What if the key to helping your children manage anxiety, respond healthfully to conflict, and perform better in school was as simple as five minutes of silence in the morning?
Columbia City resident and local yoga instructor Amy Rider King believes it’s just that easy.
King has seen countless benefits for her 6-year-old son since introducing mindfulness meditation exercises into her family’s daily routine three years ago. "His constitution is really active. He’s a child that would be diagnosed with having attention deficit or something by a school district … He needs somebody to help guide him, to help find that inner stillness."
And the results are proof enough for her. With only a few minutes of meditation in the morning, King happily reports her son finds it much easier to concentrate in school, listens authentically to his peers and teachers, and easily empathizes with others.
"When other kids say [hurtful words] to him, it just crushes him ... so I see him not using any hurtful speech. He might do things to push the rules and expectations, but he’s never going to be the one saying some hurtful thing. That, I feel, is because of introducing him to compassion and empathy through mindfulness."
While mindfulness seems like a buzzword in today’s parenting circles, its clout is backed up with solid science. A 2008 Stanford study found that "even a few minutes of loving-kindness meditation increased feelings of social connection and positivity." While a brain cortex study in 2005 even indicated, "Regular practice of meditation is associated with increased thickness in a subset of cortical regions related to somatosensory, auditory, visual and introspective processing."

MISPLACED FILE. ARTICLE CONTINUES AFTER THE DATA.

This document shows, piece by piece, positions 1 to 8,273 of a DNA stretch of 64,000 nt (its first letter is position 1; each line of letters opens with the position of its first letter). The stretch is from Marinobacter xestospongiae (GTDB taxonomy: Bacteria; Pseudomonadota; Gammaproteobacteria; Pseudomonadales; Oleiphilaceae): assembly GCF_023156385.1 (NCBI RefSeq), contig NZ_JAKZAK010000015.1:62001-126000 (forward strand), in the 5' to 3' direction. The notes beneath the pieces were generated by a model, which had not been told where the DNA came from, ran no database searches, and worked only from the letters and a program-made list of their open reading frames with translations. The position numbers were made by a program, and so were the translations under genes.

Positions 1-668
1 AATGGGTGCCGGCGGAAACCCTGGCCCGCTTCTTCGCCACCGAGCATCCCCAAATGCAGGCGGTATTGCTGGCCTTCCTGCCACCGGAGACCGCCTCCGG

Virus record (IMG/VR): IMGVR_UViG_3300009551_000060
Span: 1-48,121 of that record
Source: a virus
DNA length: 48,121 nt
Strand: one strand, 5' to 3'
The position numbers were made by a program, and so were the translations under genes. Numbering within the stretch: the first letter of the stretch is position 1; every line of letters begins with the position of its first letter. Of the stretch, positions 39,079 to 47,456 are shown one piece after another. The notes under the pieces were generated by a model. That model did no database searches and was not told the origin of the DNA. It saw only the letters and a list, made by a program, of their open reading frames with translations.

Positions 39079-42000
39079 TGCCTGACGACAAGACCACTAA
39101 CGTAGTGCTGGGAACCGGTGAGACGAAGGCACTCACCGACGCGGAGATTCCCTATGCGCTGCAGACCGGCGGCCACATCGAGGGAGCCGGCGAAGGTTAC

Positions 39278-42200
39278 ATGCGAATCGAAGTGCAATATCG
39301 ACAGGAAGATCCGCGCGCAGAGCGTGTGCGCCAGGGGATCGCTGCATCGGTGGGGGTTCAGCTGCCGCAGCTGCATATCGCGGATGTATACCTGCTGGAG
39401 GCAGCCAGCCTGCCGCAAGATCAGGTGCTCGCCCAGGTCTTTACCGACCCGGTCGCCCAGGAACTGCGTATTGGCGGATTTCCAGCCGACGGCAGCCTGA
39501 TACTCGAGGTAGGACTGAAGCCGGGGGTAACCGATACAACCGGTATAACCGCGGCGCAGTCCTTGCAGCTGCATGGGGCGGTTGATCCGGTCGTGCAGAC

A solid meditation routine doesn’t have to be like pulling teeth either. King and her son meditate every day before school for just two to three minutes—after a little light yoga to get out the wiggles.
"Sometimes we face each other, sometimes we sit back to back, and sometimes we don’t have any touching," King says. "It totally soothes his nervous system. It’s like he has an ancient connection to sitting upright."
To guide her son, King will occasionally feed him words to correspond with his breath. "It helps him when you say, ‘Inhale, peace’ and ‘exhale, love.’ Or ‘Inhale, be; exhale, still.’"
Their morning routine culminates with her son’s favorite activity: setting a goal for his day and blowing out a candle.
"Even if we don’t get a chance to do yoga or sit, he always blows out the Buddha candle and sets an intention. I’m really trying to work with him on the idea that he really creates his own experience."
King, who teaches classes for children at Lotus Yoga and for in-crisis highschool students at the Interagency Academy, notes that regardless of how they enjoy the yoga practice, all of her students adore shavasana—the final, meditative pose of lying on one’s back and surrendering to gravity.
"Like adults, they all just need rest," King says. "They just have no time in their day when there’s not a demand on them."
And as for family dynamics, giving the kids a little R&R might even lead to greater empathy with their parents. King recalls, "Yesterday I didn’t have time to practice by myself. We sat down for dinner and said a blessing and he was like, ‘That’s what you need, Mom. More of this.’ And he pulled his hands to his heart and took a deep breath. I was wowed."
one For larger households, try sitting with everyone in the morning, then once again after school for the older children.
two Add a minute or two to your kids’ meditation practice every school year.
three Allow your kids to each pick out their own meditation cushion.
Book "Child’s Mind: Mindfulness Practices to Help Our Children Be More Focused, Calm, and Relaxed" by Christopher Willard
Game "Manifest Your Magnificence" affirmation cards